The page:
My fellow Looshans, ask our elected representatives in a non-partisan manner — “How much taxpayer money will go to state-owned (TT, who needs the money, and selected stakeholders in our island’s resort market that may be invited to the table) Caribbean Airlines. Also ask, what will be the benefits to the island (results), and how and when will they be measured? ” Is there any non-published benefit of any kind being realized in any way that arises either directly or indirectly from the use of taxpayers’ government funds?” The latter is a very basic question that is generally a addressed as a matter or routine with respect to showing solid governance, one of many routine questions in government transactions.

    Pull up the Annual Report of Caribbean Airlines. Pull up the last filed Annual Report of Air Jamaica. Compare their performance, as one metric, Revenue Passenger Miles (colloquially known as “bums in seats”)

    A “national carrier” will make little difference to our island’s economic development. 747’s and Airbus 320’s drive the island’s economy with respect to the tourism component, not the “puddle jumper” inter-island money losing regional airlines.

    It is also worthy of noting that having a “national carrier” is completely contary to the government’s stated intent for “open skies”, as in no preferential treatment. That component undeniably fails the “smell test”.

    That said, having a “national carrier” makes for a splashy media announcement with potentially lucrative publicity etc. It makes headlines and takes away from the over-arching, and festering need to address our islands broken economic and social fundamentals. The large money (foreign direct investment, or “FDI” for short) is no longer going to what used to be viewed as St. Lucia as a darling of the Caribbean. Our neighbouring islands are working harder for it and are getting that FDI that would otherwise be coming here.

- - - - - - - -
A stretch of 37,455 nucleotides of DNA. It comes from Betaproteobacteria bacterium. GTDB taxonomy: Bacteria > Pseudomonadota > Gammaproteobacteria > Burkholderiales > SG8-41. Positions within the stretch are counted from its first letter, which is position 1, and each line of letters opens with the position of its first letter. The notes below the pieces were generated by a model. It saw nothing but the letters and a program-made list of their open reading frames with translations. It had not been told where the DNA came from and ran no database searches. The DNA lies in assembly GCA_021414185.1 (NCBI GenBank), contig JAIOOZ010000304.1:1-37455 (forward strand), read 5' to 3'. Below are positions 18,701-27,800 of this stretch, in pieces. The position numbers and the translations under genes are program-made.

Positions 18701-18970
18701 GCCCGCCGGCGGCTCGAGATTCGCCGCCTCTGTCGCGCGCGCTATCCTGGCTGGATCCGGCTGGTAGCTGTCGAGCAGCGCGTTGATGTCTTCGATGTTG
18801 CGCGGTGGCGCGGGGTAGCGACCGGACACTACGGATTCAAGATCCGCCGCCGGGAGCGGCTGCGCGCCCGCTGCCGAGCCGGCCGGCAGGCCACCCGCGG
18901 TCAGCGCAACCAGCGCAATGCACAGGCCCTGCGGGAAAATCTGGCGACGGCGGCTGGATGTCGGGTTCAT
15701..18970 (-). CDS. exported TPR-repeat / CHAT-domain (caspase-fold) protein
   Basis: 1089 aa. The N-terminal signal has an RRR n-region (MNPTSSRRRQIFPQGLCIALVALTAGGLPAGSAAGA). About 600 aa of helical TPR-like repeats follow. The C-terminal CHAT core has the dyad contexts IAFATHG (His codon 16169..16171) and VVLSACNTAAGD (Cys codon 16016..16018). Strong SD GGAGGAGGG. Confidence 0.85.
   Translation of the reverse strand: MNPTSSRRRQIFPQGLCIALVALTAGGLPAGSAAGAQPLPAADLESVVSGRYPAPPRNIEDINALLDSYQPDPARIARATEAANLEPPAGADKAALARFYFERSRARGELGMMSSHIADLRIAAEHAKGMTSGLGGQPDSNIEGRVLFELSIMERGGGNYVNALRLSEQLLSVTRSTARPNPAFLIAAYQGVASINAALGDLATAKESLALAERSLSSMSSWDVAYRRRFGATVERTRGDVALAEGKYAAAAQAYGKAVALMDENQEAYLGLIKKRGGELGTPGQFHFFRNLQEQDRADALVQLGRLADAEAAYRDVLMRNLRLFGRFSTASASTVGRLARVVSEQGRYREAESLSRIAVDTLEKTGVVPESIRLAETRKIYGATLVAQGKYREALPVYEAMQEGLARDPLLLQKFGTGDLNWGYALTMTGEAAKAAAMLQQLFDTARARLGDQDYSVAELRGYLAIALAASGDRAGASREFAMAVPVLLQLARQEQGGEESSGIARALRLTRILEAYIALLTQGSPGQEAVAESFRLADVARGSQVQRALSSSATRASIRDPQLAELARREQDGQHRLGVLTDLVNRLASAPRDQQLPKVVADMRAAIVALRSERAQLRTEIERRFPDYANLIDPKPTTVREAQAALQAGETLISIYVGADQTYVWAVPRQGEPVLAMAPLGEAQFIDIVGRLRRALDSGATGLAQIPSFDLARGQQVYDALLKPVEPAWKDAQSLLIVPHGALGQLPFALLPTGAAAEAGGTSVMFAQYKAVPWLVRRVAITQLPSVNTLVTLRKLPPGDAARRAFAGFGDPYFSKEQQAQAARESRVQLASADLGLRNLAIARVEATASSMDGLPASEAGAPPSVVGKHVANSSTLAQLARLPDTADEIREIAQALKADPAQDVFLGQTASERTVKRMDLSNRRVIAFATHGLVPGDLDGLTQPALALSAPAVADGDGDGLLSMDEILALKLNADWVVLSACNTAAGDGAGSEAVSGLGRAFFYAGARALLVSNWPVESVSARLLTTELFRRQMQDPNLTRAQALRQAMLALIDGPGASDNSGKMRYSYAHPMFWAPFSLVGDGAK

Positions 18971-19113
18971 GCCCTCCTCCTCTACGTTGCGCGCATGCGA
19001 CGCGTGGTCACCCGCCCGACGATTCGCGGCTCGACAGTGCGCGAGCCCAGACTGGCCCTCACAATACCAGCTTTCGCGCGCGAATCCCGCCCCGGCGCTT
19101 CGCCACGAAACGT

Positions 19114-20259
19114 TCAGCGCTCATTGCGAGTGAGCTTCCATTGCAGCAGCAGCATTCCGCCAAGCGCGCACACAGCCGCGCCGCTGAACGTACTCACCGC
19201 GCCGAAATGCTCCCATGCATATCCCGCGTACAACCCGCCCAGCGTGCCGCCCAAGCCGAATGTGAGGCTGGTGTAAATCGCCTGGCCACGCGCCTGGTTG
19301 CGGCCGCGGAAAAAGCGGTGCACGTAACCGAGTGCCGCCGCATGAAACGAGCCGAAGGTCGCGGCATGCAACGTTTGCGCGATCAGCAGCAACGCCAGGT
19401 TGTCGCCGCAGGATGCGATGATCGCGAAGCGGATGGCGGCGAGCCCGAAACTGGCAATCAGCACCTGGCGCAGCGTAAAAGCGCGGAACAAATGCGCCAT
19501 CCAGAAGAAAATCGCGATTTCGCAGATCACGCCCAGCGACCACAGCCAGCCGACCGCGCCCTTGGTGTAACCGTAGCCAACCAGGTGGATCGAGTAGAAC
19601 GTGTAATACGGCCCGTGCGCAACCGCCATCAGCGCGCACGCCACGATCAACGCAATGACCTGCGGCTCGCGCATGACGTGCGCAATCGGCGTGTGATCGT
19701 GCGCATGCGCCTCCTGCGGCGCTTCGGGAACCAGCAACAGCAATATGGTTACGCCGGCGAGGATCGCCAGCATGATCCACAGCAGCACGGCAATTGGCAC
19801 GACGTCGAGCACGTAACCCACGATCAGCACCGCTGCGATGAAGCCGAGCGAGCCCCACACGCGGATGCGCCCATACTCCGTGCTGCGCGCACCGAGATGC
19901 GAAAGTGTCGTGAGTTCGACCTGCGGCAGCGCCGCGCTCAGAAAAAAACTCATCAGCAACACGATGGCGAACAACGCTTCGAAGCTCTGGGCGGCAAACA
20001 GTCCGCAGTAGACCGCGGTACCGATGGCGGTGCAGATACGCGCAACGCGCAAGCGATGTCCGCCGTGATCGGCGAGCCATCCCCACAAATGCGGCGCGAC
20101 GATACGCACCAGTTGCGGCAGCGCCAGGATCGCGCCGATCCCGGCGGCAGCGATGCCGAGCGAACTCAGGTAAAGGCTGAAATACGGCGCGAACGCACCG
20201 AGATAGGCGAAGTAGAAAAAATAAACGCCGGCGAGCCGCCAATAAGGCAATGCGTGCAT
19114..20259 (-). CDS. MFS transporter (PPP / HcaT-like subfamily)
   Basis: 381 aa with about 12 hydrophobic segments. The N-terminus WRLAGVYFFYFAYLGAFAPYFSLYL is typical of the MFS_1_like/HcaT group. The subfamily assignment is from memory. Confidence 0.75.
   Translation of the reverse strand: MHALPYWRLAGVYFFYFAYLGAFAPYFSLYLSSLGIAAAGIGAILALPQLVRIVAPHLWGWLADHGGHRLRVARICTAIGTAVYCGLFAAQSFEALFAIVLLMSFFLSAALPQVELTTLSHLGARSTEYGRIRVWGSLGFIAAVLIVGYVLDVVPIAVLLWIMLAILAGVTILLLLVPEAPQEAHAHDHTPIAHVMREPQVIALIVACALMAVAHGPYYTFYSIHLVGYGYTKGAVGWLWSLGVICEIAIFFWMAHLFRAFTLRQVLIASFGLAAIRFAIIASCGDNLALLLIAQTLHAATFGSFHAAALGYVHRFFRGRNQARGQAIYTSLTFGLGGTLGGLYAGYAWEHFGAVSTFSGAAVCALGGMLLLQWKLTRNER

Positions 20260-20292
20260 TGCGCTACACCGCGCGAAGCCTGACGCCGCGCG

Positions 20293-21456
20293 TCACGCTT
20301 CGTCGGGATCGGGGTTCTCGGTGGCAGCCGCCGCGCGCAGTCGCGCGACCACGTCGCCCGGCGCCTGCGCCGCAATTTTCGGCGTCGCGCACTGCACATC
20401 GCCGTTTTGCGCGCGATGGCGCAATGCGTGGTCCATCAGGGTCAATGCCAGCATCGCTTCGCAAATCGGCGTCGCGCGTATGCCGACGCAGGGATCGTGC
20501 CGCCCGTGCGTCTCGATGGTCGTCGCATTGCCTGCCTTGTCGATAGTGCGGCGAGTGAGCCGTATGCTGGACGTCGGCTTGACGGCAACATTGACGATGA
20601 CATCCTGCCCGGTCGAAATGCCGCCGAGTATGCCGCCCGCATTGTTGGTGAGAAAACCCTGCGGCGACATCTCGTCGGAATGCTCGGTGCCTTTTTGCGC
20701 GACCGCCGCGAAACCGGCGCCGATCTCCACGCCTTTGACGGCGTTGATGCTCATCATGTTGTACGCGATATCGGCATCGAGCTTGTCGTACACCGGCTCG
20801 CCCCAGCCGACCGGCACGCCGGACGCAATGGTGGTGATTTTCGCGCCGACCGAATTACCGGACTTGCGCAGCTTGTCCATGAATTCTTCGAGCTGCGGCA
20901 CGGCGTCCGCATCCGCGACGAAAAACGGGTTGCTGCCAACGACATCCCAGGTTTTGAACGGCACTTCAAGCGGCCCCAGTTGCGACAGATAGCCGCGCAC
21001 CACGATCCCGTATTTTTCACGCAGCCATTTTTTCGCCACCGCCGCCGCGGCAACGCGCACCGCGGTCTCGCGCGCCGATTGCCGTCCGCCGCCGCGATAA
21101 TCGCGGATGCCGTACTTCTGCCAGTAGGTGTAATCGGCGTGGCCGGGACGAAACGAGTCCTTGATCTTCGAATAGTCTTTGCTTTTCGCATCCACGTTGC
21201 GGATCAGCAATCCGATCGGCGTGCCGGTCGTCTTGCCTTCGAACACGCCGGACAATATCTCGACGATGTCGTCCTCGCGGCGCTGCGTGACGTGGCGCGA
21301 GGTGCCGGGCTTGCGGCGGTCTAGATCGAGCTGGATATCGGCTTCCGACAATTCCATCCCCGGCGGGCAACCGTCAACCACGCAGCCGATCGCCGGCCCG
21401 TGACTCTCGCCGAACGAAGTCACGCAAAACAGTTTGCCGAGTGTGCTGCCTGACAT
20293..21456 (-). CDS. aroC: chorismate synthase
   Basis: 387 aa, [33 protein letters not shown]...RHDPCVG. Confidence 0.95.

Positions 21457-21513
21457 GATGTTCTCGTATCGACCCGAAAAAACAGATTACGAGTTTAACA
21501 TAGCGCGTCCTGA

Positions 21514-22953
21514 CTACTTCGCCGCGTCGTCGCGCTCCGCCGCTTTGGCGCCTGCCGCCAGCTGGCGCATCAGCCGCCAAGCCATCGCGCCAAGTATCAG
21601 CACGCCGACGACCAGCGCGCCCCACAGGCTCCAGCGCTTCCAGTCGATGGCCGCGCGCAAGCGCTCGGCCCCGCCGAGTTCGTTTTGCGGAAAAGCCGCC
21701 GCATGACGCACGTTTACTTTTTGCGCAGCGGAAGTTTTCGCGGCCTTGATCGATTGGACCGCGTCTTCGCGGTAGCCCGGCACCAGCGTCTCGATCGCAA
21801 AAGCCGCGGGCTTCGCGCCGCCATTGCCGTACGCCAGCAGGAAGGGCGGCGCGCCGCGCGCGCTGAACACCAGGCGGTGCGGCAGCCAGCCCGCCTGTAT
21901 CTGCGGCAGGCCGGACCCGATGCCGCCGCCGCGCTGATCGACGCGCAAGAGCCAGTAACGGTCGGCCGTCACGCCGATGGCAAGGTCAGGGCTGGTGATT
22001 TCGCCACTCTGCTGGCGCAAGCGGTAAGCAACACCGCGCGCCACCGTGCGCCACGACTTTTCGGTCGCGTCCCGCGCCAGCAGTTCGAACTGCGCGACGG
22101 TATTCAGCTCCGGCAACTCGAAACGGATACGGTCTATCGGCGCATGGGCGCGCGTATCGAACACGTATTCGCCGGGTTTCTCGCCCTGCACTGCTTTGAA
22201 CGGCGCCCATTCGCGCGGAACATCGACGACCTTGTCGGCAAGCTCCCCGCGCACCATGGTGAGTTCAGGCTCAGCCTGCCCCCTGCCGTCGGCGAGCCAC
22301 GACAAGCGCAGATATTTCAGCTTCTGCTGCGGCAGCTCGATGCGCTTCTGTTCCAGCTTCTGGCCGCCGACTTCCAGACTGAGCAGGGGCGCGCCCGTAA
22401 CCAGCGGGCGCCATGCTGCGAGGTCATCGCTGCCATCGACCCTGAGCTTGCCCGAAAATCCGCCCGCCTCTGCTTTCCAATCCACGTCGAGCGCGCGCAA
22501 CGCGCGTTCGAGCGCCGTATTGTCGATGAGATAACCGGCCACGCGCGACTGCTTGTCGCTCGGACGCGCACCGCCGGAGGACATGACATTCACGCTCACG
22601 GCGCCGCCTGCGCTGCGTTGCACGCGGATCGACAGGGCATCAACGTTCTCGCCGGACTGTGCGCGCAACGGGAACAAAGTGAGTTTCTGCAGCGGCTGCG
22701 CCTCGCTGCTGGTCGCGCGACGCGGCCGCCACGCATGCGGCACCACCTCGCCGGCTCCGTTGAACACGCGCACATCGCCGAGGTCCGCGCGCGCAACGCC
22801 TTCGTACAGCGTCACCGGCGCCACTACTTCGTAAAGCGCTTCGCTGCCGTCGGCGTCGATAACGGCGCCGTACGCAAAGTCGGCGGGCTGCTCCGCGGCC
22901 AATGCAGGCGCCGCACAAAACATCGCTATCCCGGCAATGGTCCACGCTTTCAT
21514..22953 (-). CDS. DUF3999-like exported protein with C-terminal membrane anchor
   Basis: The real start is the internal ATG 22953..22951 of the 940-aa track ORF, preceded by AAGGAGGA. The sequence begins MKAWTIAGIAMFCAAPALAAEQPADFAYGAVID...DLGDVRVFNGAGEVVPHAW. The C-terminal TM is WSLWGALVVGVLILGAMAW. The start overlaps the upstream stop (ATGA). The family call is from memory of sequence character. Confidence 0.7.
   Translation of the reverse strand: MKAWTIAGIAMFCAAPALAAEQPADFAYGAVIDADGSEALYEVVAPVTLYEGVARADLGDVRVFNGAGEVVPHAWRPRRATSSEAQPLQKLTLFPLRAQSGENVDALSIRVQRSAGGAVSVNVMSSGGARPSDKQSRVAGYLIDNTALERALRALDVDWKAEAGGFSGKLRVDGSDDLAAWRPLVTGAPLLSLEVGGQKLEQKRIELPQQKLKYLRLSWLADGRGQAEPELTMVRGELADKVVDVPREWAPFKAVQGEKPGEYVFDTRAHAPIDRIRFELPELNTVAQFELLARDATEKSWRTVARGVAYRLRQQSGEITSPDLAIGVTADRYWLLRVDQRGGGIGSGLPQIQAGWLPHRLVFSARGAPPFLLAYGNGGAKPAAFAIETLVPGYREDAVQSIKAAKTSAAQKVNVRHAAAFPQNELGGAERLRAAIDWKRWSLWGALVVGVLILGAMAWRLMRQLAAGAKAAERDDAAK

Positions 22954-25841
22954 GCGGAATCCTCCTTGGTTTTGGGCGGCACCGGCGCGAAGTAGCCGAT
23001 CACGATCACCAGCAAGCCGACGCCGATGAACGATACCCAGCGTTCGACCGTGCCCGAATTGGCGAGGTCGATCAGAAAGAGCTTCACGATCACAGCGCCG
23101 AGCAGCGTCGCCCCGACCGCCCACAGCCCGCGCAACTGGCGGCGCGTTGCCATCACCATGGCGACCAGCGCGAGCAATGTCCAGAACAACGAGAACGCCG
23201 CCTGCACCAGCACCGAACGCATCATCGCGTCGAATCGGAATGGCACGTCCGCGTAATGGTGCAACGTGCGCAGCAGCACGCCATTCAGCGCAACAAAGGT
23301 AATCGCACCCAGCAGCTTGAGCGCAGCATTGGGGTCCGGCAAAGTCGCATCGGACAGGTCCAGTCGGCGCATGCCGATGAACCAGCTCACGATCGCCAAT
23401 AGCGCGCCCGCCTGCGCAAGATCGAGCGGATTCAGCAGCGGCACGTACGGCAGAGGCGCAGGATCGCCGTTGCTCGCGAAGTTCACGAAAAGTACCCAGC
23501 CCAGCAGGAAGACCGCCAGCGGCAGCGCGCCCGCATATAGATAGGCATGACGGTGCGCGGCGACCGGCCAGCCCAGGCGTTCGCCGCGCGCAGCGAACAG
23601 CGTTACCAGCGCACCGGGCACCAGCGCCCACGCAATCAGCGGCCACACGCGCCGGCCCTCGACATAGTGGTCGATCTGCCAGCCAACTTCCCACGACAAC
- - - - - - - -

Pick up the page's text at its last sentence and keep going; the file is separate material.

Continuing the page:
Look at the history of Air Jamaica and the winners and losers.

    In conclusion — I do truly hope that this airline will do better than what happened with the crash-and-burn of the corporate entity formerly known as Air Jamaica, and that this will help lift our nation’s economy with documentable results.

    For further reading, and certainly not a definitive list, below is media coverage that might be of interest and history of the two below, hopefully not on a similar path. To use a Latin expression, “Caveat Emptor”….–end-of-an-era_9161512–chaos-surrounds-the-would-be-flag-carrier-of-the-region-163919,221960.html

  8. Can we get Jeb Blue and Southwest to fly into St. Lucia (SLU) Vigie from PR? Please!!!!! I love travel through Vigie instead of UVF…. Too far out.

  9. Do you have shares in lye-at. You ppl are quick to jump on others when you are no better

  10. Wow, that would be NICE! Cant wait for flights coming out of PR to Vigie. (SLU) Hope they can get more airlines willing to service St. Lucia. Liat needs to retire. The fair is high the service sucks and the aircrafts are old and broken. UPGRADE!!!

  11. I don’t know, but something has to be done about LIAT.
    It is like some governments want to be held ransom by a company which refuses to improve. And one gets the feeling from other islands supporting LIAT that you must partake in an inefficient business.

    The damn arline NEEDS A SHAKEUP. Someone with balls needs to send a damn strong message to LIAT.

  12. Can the PM please tell us which airport they will use?

  13. Go and find out if he has shares in that business.

  14. if biwee actually goes to PR, im all for it! my parents in the VI don’t have to be left with liat, nor wud i have to fly from south florida with biwee and have to overnight in tnt just to get to castries the next day….but only if CA actually flies to PR